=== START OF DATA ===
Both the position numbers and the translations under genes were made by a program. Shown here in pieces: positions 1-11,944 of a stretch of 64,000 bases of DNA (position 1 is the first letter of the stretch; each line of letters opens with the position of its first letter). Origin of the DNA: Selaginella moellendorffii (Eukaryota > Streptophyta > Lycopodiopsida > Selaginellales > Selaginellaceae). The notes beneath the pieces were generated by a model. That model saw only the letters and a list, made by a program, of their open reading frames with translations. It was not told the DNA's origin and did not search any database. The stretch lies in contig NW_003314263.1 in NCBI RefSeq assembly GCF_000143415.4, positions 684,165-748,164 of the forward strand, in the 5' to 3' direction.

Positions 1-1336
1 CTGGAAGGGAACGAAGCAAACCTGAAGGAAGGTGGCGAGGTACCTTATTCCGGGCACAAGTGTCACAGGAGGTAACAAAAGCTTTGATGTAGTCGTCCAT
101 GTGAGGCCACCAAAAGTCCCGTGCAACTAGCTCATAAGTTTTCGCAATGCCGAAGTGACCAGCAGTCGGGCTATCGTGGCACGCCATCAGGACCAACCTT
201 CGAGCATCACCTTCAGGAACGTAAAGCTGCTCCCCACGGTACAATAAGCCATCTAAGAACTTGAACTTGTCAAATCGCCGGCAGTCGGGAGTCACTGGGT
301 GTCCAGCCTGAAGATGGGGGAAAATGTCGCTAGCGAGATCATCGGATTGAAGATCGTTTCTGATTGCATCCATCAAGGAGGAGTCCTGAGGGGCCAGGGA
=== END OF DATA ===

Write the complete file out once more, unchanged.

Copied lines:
Both the position numbers and the translations under genes were made by a program. Shown here in pieces: positions 1-11,944 of a stretch of 64,000 bases of DNA (position 1 is the first letter of the stretch; each line of letters opens with the position of its first letter). Origin of the DNA: Selaginella moellendorffii (Eukaryota > Streptophyta > Lycopodiopsida > Selaginellales > Selaginellaceae). The notes beneath the pieces were generated by a model. That model saw only the letters and a list, made by a program, of their open reading frames with translations. It was not told the DNA's origin and did not search any database. The stretch lies in contig NW_003314263.1 in NCBI RefSeq assembly GCF_000143415.4, positions 684,165-748,164 of the forward strand, in the 5' to 3' direction.

Positions 1-1336
1 CTGGAAGGGAACGAAGCAAACCTGAAGGAAGGTGGCGAGGTACCTTATTCCGGGCACAAGTGTCACAGGAGGTAACAAAAGCTTTGATGTAGTCGTCCAT
101 GTGAGGCCACCAAAAGTCCCGTGCAACTAGCTCATAAGTTTTCGCAATGCCGAAGTGACCAGCAGTCGGGCTATCGTGGCACGCCATCAGGACCAACCTT
201 CGAGCATCACCTTCAGGAACGTAAAGCTGCTCCCCACGGTACAATAAGCCATCTAAGAACTTGAACTTGTCAAATCGCCGGCAGTCGGGAGTCACTGGGT
301 GTCCAGCCTGAAGATGGGGGAAAATGTCGCTAGCGAGATCATCGGATTGAAGATCGTTTCTGATTGCATCCATCAAGGAGGAGTCCTGAGGGGCCAGGGA